At just over 25,000 square kilometers (10,000 square miles), Rwanda is one of the smallest countries in the African continent. Despite its history of conflict and genocide, Rwanda is now working toward innovation, security and stabilization, led in part by its government’s strategic initiatives.
Since smallholder farmers currently represent more than 70 percent of agricultural activity in Rwanda, the future of food security, and the resulting increased incomes, depends on the country’s ability to produce more crops with the same amount (or less) of resources. A key component of the government’s solution to this challenge is to double the amount of irrigated land.
On a recent trip to the "land of a thousand hills," we visited rural farmers and farmer cooperatives to explore which business models they currently employ for irrigation and the trials and successes of each. Cost-effective scaling of smallholder irrigation could unlock significant potential for increased crop production and result in a more stable income for the bulk of the population. While a more formal, in-depth report will be produced with our team’s findings, below are some models we explored in the country.
One co-op comprised mostly of women pumped water from a local lake to a tarped ditch near their fields. They then used an engine to pump water through a handheld hose used to water the crops. While this is more efficient than using watering cans, the system is dependent upon fuel, which the farmers cannot always afford.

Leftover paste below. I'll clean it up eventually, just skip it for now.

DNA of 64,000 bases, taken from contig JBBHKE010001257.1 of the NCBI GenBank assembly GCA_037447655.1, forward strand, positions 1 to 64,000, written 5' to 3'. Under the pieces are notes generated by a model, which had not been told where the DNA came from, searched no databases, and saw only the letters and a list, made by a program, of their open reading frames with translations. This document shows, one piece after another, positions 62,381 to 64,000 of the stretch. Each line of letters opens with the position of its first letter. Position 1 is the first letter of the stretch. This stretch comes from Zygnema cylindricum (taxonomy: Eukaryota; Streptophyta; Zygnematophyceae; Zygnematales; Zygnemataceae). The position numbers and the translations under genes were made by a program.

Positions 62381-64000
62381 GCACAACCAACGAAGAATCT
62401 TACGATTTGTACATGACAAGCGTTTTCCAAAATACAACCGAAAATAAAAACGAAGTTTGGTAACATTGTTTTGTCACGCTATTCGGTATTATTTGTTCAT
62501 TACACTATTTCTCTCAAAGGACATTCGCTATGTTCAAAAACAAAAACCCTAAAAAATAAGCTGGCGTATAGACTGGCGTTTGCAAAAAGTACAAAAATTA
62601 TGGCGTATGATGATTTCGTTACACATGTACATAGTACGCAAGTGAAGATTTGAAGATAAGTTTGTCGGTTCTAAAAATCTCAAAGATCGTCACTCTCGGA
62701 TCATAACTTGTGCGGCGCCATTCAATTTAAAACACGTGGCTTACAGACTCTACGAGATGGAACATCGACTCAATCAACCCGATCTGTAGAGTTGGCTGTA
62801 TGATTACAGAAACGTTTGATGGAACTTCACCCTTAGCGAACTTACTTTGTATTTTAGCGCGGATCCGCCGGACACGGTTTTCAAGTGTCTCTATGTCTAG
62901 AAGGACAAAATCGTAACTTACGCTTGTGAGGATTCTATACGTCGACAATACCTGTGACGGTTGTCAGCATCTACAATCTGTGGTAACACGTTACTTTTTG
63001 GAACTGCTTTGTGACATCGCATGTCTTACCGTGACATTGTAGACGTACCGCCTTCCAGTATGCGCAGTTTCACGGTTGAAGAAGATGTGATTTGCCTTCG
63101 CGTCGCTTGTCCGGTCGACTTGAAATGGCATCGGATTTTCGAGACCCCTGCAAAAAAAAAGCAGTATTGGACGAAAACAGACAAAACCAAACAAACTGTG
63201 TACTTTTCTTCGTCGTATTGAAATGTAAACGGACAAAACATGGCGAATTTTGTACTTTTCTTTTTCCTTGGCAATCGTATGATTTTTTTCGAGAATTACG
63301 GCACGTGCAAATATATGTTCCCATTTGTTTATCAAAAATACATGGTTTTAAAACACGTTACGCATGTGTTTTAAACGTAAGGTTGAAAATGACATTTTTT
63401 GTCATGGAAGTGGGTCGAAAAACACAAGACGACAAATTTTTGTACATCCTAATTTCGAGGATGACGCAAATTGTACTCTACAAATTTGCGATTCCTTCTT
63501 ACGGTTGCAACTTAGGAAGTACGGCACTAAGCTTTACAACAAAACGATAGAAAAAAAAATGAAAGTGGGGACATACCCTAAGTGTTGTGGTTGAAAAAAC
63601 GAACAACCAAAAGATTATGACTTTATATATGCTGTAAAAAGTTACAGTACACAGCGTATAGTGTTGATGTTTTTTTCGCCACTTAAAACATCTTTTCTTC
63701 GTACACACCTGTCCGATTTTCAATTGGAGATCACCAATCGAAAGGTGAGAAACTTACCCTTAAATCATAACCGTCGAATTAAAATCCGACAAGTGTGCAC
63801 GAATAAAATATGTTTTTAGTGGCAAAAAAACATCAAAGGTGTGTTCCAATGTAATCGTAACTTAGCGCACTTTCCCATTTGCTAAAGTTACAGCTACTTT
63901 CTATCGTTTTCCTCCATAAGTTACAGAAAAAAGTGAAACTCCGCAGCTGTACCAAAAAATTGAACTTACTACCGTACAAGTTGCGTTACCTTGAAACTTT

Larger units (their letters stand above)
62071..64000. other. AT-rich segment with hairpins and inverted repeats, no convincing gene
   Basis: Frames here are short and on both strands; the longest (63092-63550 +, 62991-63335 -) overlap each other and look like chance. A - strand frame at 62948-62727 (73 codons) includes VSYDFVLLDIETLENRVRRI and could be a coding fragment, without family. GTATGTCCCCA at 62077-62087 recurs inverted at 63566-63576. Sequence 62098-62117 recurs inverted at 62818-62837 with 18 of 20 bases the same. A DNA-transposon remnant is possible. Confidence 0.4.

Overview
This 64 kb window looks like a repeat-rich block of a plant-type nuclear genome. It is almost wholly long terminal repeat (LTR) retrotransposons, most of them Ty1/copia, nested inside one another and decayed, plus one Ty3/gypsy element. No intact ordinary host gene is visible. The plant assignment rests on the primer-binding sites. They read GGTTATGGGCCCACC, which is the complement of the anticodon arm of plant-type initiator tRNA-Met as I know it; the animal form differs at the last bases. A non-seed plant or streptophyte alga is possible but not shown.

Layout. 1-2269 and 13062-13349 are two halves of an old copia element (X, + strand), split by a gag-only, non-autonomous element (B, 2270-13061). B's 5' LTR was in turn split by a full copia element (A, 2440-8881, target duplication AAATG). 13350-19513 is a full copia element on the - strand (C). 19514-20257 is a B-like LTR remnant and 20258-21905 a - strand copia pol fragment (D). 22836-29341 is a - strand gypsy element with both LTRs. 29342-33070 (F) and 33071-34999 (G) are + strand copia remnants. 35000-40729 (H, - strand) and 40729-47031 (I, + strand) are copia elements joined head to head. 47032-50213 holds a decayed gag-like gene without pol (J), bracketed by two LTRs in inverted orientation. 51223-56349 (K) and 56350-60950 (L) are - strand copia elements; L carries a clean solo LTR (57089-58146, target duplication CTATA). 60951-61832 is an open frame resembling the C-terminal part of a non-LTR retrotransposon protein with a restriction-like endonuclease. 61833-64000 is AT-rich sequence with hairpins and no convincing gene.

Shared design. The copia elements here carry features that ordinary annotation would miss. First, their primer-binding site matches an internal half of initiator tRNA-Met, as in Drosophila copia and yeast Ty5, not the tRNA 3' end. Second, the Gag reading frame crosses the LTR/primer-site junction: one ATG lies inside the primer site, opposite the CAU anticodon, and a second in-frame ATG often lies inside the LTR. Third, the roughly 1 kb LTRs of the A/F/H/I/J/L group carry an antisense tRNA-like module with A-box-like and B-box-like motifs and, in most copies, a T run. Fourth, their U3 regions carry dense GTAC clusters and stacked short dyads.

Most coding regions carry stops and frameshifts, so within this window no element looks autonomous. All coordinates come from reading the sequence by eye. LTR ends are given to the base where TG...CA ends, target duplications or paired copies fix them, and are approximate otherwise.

One smallholder farm used small scale irrigation technology (SSIT) to irrigate corn and other crops during the dry season. The farmers are part of a co-op that pools its harvest earnings to pay for 50 percent of the petrol-driven sprinkler irrigation system. The Rwandan government subsidizes the other half. Each time the farmers would need to irrigate, they would carry the system of tubes and sprinklers to the field, connect it and then carry it back to storage to avoid theft. They system is tedious but allows them to plant and harvest an extra season and increase their income.
We also spoke with a smallholder farmer co-op using shared center pivot irrigation and a student start-up, Volta Irrigation, that has designed a bicycle-powered irrigation system. By pedaling the bicycle, energy is stored in a motor for later use to irrigate. While the irrigation-as-a-service model has been well received by farmers, the company only has one machine. They hope to scale in order to meet the demand, but at $2,000 per machine they have trouble doing so quickly. A key advantage to Volta’s system is that it is human-powered and avoids the high cost of fuel needed by other engine-powered irrigation solutions.
Regardless of the method, smallholder farmers in Rwanda are generally excited about the future implementation of irrigation and the difference it can make to their income and quality of life.